a data table containing multiple order items, each order item having an associated preparation time and an associated vendor, wherein at least two of the associated vendors are distinct from each other;
a global positioning system associated with the mobile device;
an application on the mobile device including a user interface for receiving a user input of an ordered item selected from at least one of the order items;
a time of arrival module responsive to the global positioning system and to address information of the associated vendor for the ordered item to determine an arrival time, the time of arrival module including a micro-processor; and
a data transmission system for sending an order of the ordered item to the associated vendor when the associated preparation time correlates with the arrival time;
wherein the application includes computer readable instructions to cause the micro-processor to:
determine a default preparation time for the ordered item from the data table;
without contacting the associated vendor of the ordered item, determine a preparation time adjusting factor that accounts for the default preparation time, time of day at which the order is received, a type of the ordered item, a total size of the order, and historical turn-around time data for the associated vendor at the time of day;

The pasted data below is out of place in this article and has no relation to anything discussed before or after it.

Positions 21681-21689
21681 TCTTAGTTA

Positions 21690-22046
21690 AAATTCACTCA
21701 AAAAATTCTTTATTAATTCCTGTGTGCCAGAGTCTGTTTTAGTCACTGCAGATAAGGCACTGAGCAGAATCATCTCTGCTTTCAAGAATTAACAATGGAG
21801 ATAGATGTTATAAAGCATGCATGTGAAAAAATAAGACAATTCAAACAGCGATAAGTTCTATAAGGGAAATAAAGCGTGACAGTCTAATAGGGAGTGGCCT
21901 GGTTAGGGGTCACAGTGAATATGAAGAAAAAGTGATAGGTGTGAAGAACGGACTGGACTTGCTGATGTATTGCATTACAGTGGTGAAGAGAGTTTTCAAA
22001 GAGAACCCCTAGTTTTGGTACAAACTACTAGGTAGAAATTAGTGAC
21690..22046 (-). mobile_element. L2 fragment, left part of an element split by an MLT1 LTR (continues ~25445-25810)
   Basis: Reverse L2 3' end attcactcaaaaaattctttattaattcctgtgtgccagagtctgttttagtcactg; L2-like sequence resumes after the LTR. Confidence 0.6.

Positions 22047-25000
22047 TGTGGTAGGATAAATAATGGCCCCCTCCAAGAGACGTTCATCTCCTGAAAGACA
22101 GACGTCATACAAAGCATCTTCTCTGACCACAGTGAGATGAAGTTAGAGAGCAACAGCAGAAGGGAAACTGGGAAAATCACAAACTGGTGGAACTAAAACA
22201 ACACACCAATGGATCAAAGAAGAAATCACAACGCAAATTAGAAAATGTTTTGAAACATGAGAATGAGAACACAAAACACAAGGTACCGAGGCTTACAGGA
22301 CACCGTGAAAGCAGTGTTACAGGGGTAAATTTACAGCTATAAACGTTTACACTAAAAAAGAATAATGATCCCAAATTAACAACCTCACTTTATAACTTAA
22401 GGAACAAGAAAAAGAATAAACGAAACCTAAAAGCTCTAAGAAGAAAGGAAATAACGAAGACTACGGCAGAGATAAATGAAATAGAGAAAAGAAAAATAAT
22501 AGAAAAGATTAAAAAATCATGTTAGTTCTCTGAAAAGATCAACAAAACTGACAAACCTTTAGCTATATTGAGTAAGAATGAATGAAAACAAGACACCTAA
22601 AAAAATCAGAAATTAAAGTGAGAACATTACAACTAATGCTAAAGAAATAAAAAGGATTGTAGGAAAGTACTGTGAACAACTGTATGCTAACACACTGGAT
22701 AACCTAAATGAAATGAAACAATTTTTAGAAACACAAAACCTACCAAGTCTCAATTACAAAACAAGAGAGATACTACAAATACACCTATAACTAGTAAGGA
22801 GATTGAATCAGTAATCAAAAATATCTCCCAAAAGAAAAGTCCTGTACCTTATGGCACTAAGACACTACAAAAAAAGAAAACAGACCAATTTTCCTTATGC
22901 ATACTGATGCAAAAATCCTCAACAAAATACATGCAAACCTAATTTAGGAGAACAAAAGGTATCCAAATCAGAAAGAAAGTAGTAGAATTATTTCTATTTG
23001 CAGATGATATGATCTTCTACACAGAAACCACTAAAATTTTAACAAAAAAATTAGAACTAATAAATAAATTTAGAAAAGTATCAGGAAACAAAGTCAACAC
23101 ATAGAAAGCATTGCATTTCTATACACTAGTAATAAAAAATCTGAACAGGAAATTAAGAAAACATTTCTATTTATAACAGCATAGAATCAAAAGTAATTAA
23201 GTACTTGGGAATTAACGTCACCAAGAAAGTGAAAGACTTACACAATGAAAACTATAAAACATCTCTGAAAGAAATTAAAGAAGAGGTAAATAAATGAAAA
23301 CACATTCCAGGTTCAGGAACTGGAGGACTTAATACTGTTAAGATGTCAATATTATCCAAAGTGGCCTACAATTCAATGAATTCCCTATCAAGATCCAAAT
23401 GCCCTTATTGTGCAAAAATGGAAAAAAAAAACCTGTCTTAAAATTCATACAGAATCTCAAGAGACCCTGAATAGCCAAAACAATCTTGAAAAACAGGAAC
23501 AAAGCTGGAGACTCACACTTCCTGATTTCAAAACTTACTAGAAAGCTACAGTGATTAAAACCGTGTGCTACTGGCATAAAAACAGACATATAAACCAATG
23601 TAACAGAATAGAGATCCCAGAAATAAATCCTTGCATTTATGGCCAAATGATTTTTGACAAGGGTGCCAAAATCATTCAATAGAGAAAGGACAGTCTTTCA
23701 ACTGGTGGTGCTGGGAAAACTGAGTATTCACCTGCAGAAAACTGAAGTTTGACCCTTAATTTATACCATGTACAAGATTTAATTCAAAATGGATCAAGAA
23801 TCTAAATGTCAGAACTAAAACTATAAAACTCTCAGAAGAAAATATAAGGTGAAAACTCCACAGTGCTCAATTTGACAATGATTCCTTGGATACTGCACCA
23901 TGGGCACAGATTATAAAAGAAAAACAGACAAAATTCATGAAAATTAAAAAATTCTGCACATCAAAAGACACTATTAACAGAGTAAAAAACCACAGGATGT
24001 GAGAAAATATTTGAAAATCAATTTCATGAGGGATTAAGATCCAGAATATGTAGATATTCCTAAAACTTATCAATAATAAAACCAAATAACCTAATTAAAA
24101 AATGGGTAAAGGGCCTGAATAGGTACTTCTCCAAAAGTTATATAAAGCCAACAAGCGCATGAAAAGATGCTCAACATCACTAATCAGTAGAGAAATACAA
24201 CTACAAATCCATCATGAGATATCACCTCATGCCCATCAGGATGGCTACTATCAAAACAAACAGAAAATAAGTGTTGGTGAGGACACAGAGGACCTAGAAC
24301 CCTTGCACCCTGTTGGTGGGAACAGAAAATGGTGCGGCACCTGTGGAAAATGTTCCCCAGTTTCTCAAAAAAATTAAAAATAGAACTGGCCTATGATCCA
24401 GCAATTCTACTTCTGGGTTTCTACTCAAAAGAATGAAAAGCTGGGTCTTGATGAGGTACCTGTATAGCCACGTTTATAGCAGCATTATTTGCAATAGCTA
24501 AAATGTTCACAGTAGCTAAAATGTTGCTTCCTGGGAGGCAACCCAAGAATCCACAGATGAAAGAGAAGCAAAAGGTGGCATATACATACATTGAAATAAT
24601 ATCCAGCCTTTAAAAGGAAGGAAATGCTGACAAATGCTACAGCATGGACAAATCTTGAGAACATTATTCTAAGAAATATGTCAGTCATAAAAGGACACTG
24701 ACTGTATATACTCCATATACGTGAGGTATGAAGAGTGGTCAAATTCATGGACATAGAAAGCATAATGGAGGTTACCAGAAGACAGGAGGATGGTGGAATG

without contacting the associated vendor of the ordered item, determine a final preparation time for the ordered item, the final preparation time based upon the default preparation time and the preparation time adjusting factor;
receive a position of the mobile device from the global positioning system at preset times after the user input for the ordered item is received;